Unless you're a professional wine taster, you probably don't get to drink on the job. (While a certain subset did drink while working from home during the pandemic, those days are largely behind us.) Apparently, one talk show host feels as though he merits an exception, though. Andy Cohen, who will likely be co-hosting CNN's New Year's Eve coverage as he has in years past, seems to make a habit of getting intoxicated during the holiday broadcast along with co-hosts Anderson Cooper and Don Lemon. CNN, however, put the kibosh on any on-air boozing last year, and Cohen has been making his dissatisfaction known ever since.
Despite the fact that Cohen has gotten in trouble for his alcohol-fueled antics before, including episodes in which he drunkenly dissed then-mayor Bill de Blasio as well as Ryan Seacrest and his rival New Year's Eve show, he's now seemingly threatening to smuggle in some type of alcohol if CNN doesn't cave to his demands for "daddy juice" -- as he informed E! News. During last year's coverage, when a presumably sober Cohen was throwing a tantrum and demanding tequila, he did receive some support from guest Kevin Hart. It wasn't completely clear whether or not the comedian was serious, though, as he also added something about saying what Cohen wanted him to say.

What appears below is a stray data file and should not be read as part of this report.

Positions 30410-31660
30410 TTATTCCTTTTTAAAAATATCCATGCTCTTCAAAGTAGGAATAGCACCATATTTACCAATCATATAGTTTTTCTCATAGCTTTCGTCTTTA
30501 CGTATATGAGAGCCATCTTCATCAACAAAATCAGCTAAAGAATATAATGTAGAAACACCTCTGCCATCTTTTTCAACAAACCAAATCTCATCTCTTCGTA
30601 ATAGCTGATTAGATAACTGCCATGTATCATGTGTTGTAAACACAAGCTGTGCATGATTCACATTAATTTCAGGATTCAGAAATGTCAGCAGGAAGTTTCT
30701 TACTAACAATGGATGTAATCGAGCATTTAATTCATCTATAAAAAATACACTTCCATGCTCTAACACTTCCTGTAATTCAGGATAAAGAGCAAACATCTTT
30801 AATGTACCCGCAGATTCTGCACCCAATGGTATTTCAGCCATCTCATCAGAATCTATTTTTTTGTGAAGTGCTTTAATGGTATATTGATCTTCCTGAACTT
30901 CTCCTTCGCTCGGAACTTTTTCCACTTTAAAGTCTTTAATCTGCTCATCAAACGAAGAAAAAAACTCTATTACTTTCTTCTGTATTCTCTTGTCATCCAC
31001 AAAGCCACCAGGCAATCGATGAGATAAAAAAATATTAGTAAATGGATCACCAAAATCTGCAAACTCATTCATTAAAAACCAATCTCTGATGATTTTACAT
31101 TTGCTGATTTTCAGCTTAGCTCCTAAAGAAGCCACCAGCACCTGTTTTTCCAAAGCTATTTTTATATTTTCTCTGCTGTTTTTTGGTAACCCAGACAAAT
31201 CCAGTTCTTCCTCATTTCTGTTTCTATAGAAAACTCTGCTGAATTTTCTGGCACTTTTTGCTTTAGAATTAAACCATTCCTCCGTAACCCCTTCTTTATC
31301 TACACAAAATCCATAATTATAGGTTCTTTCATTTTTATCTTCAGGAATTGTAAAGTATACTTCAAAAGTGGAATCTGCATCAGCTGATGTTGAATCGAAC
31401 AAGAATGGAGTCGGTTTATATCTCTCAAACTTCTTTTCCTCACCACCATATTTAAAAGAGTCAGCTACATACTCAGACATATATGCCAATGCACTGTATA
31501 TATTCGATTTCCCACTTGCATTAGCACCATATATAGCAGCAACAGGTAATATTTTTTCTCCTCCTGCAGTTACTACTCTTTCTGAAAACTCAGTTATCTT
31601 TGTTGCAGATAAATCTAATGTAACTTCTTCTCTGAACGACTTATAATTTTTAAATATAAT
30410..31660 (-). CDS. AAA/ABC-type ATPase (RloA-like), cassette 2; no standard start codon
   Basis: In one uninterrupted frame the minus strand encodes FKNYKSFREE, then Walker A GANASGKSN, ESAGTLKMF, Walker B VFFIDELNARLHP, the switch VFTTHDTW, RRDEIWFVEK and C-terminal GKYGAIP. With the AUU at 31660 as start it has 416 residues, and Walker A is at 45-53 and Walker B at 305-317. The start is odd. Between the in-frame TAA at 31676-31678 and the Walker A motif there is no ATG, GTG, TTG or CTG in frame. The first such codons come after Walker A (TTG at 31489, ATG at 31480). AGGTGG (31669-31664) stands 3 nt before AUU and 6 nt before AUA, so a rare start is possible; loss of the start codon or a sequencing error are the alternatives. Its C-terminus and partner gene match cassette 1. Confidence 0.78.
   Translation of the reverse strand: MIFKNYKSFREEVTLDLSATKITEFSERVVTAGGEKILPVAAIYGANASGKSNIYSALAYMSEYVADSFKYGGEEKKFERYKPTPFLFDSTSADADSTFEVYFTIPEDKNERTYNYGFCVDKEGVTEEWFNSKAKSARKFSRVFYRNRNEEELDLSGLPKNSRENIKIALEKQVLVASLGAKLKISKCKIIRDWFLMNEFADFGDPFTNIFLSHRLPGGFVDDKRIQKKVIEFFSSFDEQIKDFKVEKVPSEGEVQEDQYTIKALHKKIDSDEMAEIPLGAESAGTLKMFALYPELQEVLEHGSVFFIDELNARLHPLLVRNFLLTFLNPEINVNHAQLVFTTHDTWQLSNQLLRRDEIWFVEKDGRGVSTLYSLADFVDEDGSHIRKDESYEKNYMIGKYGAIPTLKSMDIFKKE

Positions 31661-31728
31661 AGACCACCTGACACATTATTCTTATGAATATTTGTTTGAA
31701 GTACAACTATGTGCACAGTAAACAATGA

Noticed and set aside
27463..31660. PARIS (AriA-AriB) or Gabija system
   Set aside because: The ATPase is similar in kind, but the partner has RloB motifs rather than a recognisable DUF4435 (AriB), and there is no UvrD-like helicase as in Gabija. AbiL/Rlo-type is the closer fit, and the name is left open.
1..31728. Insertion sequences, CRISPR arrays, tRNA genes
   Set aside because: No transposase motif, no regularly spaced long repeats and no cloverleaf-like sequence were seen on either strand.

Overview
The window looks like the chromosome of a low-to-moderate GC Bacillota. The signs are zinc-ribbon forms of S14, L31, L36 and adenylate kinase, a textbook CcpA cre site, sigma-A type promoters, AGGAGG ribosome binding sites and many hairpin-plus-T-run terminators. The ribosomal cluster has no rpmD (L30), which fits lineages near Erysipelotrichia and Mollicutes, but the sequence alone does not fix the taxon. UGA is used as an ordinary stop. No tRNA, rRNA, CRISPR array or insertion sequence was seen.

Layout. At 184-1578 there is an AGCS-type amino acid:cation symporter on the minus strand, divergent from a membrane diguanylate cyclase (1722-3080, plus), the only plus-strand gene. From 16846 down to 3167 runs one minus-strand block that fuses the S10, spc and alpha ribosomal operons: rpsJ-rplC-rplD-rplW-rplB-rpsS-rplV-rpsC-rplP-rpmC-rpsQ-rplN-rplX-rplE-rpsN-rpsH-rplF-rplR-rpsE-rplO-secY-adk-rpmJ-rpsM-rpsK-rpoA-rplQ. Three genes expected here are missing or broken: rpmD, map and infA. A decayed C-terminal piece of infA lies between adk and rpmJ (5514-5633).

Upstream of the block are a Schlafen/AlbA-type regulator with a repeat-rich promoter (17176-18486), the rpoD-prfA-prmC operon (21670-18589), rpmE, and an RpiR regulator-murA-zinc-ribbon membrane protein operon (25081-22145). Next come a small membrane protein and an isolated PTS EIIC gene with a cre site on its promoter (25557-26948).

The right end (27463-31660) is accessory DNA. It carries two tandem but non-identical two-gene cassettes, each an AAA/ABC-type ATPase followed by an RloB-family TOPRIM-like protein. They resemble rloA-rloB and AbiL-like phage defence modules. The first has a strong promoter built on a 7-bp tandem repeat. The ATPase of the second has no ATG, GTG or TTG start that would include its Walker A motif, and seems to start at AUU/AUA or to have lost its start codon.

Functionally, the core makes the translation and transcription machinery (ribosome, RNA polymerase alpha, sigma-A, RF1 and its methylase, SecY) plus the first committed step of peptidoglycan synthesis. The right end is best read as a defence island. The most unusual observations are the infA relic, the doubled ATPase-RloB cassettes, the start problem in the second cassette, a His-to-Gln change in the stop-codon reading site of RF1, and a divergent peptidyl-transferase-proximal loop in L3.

Not Everyone Shares Cohen's Feelings On The Subject
While Anderson Cooper seemingly hasn't spoken out about a second year of New Year's Eve sobriety, he's admitted that he doesn't drink much during the rest of the year. Cooper may even find the booze ban to be somewhat of a relief since, as some have pointed out, past broadcasts have seemed to show Cohen twisting his co-host's arm to drink more than he might have otherwise.
Notably, Ryan Seacrest supports on-air New Year's Eve prohibition. While Cohen did apologize for insulting Seacrest once he sobered up from his 2021 N.Y.E. festivities, it came as no surprise that the "New Year's Rockin' Eve" host spoke out in favor of sobriety when asked to weigh in on CNN's decision. While Seacrest admitted that some of his show's guests are likely to arrive inebriated, they may be performing for just a few minutes; an anchor, on the other hand, is there for hours at a time and needs to keep a clear head.
So, will CNN capitulate to Cohen's demands, or will he defy the ban? No one knows just yet, but since plenty of people — restaurant and bar workers, cab drivers, even CNN's production crew — have to work sober on New Year's Eve, Cohen drinking on air would present a bit of a double standard.
Read the original article on Mashed.